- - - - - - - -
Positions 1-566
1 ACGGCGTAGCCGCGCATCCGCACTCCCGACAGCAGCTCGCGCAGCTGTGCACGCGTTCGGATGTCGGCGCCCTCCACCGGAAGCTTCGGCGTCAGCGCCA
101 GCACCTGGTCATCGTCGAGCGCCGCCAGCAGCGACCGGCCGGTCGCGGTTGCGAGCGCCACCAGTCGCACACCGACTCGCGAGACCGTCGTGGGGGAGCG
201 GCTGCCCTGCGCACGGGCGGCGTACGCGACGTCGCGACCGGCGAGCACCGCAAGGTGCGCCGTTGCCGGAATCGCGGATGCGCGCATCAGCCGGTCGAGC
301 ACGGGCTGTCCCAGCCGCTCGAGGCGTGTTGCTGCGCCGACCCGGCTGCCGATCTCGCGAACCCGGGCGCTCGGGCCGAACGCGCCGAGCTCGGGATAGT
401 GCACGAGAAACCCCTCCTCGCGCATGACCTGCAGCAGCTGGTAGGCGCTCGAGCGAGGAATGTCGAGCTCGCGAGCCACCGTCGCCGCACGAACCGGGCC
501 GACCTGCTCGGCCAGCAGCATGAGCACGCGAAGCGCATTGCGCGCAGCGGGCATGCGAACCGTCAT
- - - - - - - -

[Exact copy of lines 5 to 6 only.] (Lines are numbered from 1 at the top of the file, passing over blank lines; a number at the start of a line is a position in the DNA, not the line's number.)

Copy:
301 ACGGGCTGTCCCAGCCGCTCGAGGCGTGTTGCTGCGCCGACCCGGCTGCCGATCTCGCGAACCCGGGCGCTCGGGCCGAACGCGCCGAGCTCGGGATAGT
401 GCACGAGAAACCCCTCCTCGCGCATGACCTGCAGCAGCTGGTAGGCGCTCGAGCGAGGAATGTCGAGCTCGCGAGCCACCGTCGCCGCACGAACCGGGCC